In any case, only good news are broadcast to the public from the screen. And one day man will open his eyes and will see that he’s been living deceived.
Is an infantile public also a product of the media?
When Davtashen’s trees were cut, there was an uproar on why the residents didn’t react. But many of them, for whom the tree-felling took place before their eyes, accepted the situation calmly, saying that the trees had rotted… that is, their brains are already used to working like this.
If the airwaves are filled only with good news, the public gets accustomed to living in a vacuum.
To tell the truth, there are talk shows whose message is simply dangerous. It’s as though they’re saying, see how happy you are, since people who are much more unfortunate live next to you. This is how Public TV of Armenia’s rhetoric can be described.
How important do you consider the transparency of media ownership? In this sector, corruption and manipulation are united quite directly.
Of course in this sector corruption risks are great. Discussions on the disclosure of the real owners of media outlets and the transparency of state procurement are underway. It’s also an obligation that our country assumed within the scope of the Open Government Partnership and the OSCE/ODIHR election observation mission.
They are necessary in the case of equal opportunities and access to the media, since when the real owners of television media are identified, not ruled out is that it will become clear that all are coordinated from one center.
What allows you to come to that conclusion?
The TV companies don’t exhibit courageous civic (to say nothing of political) behavior. Look at the choice of topics for broadcast programs and the airwaves’ strategy. After all, we never did see that the questions raised on social networking sites become the television’s agenda. Even the talk shows are on artificial and not current topics.
Now everyone’s talking about the educators’ audio recordings, but broadcast media are silent on that front. There’s another recording where it appears how the will of voters is being hampered, there are opinions on what an electoral bribe is.
These are questions that are heard only inside the walls (also on social networking sites), but their discussion never unfolds, say, on Public TV.
There’s another problem: a salaried employee shouldn’t be so dependent on his employer. Labor rights, in fact, are among the most vulnerable. That is, if your employer doesn’t like your views, you can lose your job, without considering constitutional rights.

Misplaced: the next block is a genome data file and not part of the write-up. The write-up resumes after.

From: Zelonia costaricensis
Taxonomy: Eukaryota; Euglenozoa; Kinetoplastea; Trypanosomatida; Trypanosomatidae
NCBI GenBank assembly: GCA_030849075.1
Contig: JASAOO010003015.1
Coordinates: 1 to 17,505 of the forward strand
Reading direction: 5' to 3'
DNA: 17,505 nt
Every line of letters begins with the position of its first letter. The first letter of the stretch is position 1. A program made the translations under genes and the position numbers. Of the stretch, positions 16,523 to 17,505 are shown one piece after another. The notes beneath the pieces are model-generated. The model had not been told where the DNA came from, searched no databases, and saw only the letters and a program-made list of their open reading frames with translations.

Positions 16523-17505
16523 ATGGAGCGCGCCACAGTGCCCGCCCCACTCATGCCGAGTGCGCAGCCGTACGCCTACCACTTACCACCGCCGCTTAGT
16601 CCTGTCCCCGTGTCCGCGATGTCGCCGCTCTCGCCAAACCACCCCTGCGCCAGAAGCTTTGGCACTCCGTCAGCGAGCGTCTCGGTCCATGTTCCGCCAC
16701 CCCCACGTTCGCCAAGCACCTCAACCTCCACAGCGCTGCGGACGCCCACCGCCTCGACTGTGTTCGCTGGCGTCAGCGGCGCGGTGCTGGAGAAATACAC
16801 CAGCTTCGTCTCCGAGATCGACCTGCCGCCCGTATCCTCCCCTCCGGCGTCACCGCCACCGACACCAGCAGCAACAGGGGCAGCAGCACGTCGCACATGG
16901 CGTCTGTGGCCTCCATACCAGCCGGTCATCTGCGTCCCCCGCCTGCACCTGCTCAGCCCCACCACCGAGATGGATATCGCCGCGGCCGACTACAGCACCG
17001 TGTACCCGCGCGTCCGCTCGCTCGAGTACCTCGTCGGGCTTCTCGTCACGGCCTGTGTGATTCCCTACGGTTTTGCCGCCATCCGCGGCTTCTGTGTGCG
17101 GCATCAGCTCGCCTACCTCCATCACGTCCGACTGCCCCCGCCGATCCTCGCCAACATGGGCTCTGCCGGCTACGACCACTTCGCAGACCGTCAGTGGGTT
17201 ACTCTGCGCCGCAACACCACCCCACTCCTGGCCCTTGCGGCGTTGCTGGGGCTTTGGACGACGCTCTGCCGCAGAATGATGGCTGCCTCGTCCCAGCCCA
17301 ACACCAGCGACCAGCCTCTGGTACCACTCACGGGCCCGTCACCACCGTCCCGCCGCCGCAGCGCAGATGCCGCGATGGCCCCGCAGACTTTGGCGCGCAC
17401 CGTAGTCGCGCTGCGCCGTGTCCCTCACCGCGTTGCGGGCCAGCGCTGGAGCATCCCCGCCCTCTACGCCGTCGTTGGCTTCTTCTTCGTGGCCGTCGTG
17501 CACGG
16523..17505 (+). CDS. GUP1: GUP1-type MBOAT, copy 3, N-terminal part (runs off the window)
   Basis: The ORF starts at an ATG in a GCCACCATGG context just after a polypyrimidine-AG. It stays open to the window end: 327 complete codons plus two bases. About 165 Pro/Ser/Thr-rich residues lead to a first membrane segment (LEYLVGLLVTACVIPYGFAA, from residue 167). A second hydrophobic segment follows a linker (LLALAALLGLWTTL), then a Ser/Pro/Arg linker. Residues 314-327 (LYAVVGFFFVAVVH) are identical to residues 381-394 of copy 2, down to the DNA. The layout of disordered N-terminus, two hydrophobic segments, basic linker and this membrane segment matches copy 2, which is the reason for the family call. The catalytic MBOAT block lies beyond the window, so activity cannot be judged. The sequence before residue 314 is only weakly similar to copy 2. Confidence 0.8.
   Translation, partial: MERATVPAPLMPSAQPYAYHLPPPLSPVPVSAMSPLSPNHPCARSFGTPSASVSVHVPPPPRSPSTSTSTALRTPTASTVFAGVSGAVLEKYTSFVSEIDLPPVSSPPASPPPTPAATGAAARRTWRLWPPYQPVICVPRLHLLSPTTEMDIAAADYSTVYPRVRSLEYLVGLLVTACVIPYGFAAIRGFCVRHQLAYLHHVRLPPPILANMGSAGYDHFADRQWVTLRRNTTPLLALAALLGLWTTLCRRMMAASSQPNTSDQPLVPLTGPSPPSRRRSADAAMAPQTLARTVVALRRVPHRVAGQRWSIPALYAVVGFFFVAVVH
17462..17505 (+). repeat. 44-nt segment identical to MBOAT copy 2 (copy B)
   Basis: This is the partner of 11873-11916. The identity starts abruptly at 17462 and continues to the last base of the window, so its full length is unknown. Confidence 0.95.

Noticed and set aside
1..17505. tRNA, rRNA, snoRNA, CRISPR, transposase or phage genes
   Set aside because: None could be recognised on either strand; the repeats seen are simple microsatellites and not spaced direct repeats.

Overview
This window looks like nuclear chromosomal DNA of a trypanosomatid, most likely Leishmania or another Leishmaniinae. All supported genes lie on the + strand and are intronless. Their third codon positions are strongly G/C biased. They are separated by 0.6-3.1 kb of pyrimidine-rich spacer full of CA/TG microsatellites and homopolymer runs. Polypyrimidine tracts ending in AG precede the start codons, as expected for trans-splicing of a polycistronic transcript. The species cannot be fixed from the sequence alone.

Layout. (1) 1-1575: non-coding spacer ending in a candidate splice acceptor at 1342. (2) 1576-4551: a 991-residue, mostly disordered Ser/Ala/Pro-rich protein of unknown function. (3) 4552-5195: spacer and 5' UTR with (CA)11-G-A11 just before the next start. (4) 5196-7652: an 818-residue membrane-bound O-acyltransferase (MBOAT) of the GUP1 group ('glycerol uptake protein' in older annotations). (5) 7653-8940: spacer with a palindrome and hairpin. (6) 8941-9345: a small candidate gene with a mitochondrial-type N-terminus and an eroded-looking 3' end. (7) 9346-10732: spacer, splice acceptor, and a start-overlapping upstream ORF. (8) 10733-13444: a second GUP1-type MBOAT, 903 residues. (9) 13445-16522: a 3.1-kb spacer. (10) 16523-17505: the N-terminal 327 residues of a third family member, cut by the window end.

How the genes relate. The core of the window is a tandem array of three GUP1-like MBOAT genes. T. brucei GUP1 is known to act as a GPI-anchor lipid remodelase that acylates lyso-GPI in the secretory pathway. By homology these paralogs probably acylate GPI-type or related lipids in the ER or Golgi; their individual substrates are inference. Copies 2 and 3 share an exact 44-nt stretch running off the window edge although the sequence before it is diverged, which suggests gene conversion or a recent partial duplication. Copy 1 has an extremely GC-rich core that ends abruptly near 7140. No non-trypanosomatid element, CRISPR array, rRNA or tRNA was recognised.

People’s economic rights have not been brought to the level to be challenged in constitutional court, and now, to solve the problem of securing their daily bread, people go to work under degrading conditions.
And in this case, the employer can always order them on what to do and for whom to vote. And this is nothing if not an obvious crime.
Probably for that reason very little depends on journalists. The decision-makers are the chief editors.
And the owners.
Perhaps if different media outlets with the support of your organization produce a serious film-investigation, a public wave [of discontent] will be raised eventually.
The media sector simply must be unanimous. If one media outlet does that, it quickly will be paralyzed or be subject to pressure.
Our organization tries to follow the traces of Hetq’s publications, submitting applications to law enforcement bodies and constantly bugging them. But to tell you the truth, our actions yield no results, even having the opposite effect: the person on whom we gather information gets a higher position. And sometimes it seems that we unwittingly are doing his praising and preaching.
When you see that people suspected of corruption have patrons at the top, you become disappointed and discouraged.
I think we shouldn’t focus only on Yerevan. If we have do a joint media investigation, then it must be mobile. That is, journalists have to go to the regions, interact with people, since, to tell you the truth, the stereotypes are many. Journalists have to enter people’s lives.
Then, a media investigation will be more effective. After all, it’s hard to fight against many, especially if the topic branches out and develops. But it so happens that a serious media report about any official ignites briefly, then fades without consequence. But if the articles are a chain, it will continue to remain a hot topic.
In any case, the fire under the topic must be kept alive.
It’s also the consequence of journalism that people think that nothing actually depends on them.
A media outlet’s message must be sobering. Let the journalist get an interview not only with the aim of recording a fact, but also to shape her remarks, to define her guidelines. I want the journalist to have something to say that changes people’s way of thinking, and not just convey what someone else said.
Usually we hear only passive interviews, in the form of questions and answers. Say, in a reportage about a village, the journalist asks, are you familiar with the village budget? The villager answers, what do we have to do with that? The village mayor knows that.
And the journalist doesn’t continue the subject to determine how did it come to be that in the village mayor’s opinion the village budget is his personal pocket money and the villagers don’t object to that.
Or watching the concluding concert and gatherings of Mihran Poghosyan’s election campaign, we see rapturous faces. It’s understandable that people want a celebration, but aren’t they concerned that organizing that fête is a man who grew his personal business and captured the import market sitting on the public budget. And now they’re applauding, glorifying, and even sanctifying him.
There’s no separation. The villagers think that the “boss” is always better than the savior who’s come to the village. The saviors come and go, but the boss remains and continues to exploit. That’s in our psychology: let him exploit because he’s one of us.
Interview by Nune Hakhverdyan